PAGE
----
The most recent stage of global tourism diffusion has resulted from the emergence of a significant middle class in the LDC nations and now we see about 5 percent of all tourism is based on movements from LDCs to other LDCs and up to the Global North MDCs. From a sustainability perspective we must acknowledge that the areas of greatest biodiversity and cultural diversity are in the Global South and that these sensitive locations are at the same time the areas experiencing the greatest ecological and cultural impacts as huge numbers of people flock to experience what they consider “ the exotic” .
The academic Jafari has studied how perceptions of tourism’s impact have changed along with this exponential growth and provides some reason for hope. His model describes what he calls four influential and sequential “platforms” used in policy making.
Knowledge based platform
The advocacy platform came first, in the ebullient aftermath of the second world war, when American hegemony was assured through military and economic power, and a strong leisure class was forming out of the new prosperity of a rising middle class. The Advocacy platform naturally advocated for what promoters believed were the overwhelming benefits of tourism. Advocates claimed that tourism didn’t need much if any regulation because tourism, according to them,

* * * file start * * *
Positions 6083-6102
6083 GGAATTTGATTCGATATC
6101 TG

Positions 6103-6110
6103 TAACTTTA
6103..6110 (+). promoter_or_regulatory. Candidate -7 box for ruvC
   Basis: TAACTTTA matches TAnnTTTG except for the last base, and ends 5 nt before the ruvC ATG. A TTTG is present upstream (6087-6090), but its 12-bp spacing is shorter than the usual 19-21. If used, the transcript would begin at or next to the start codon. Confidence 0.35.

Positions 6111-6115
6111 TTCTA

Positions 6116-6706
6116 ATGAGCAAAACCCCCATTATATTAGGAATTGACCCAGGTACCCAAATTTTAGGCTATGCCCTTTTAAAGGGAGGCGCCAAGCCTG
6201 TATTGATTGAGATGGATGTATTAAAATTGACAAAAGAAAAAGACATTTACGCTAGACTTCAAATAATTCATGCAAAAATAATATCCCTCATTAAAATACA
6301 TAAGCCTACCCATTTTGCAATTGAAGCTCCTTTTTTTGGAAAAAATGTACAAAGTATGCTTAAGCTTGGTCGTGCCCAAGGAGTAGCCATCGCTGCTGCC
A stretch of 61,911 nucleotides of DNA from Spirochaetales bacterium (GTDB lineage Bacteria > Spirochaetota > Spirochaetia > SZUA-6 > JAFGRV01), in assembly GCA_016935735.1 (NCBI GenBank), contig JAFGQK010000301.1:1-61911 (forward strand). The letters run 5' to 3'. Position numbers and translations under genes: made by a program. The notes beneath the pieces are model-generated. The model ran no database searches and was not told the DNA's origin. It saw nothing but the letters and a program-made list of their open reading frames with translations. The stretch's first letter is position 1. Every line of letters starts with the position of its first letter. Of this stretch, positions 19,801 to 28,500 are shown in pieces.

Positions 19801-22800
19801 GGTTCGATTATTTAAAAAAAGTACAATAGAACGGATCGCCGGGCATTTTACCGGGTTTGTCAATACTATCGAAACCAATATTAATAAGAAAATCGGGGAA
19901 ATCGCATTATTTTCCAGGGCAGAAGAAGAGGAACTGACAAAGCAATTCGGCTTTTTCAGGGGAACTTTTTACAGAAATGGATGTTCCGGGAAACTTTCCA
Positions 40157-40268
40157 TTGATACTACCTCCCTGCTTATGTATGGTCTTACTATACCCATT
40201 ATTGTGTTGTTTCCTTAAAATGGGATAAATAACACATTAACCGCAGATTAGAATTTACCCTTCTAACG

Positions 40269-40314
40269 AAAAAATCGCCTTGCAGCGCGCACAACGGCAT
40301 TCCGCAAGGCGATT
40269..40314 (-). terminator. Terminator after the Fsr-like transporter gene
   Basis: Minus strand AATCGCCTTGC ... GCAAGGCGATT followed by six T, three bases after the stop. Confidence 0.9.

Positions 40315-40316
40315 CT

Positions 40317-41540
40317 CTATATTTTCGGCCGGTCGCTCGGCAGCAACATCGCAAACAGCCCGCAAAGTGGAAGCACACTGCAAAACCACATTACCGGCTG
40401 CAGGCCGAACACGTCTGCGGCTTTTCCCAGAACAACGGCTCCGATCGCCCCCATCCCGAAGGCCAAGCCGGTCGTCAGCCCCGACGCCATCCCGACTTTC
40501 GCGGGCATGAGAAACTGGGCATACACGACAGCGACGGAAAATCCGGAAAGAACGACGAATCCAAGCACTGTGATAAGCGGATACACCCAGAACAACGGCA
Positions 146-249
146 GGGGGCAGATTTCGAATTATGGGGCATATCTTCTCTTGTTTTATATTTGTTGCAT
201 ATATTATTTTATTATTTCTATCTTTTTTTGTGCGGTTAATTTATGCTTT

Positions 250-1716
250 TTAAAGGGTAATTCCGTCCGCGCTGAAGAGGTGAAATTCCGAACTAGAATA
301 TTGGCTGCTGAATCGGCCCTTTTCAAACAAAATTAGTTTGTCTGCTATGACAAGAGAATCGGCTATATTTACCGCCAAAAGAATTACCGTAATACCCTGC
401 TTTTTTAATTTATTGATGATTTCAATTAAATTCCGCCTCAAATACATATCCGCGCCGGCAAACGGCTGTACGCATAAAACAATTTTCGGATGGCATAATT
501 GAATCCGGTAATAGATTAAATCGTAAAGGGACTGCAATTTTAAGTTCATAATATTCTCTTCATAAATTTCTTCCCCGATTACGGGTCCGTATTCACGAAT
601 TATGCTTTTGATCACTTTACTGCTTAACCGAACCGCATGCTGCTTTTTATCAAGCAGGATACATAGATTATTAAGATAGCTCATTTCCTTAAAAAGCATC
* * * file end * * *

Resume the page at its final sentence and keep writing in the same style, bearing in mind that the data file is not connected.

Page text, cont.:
- Generates direct revenues
- Generates indirect revenues through multiplier effects and linkages to other sectors
- Stimulates regional development
- Enables strong global performance
- Promotes cross-cultural understanding
- And Provides incentives to preserve cultures and natural environments.
This was also the time of the Peace Corps and a time when there was a sense in wealthier countries that encounters with leisure class Americans would inevitably provide “trickle down” benefits, not just economically, but in terms of health, education and “appreciation” for their environments. There was called a “jingoistic” attitude among even the most open minded travelers that ultimately led the Mexican social critic Ivan Illich to heavily lambast American volunteers in his classic essay, “To Hell With Good Intentions” in which he stated that travelers from MDCs have more to learn and gain from the people in the LDCs they are visiting than vice versa.
Such critiques lead to the next platform to emerge, the Cautionary Platform. This optic on tourism found all the flaws, asserting that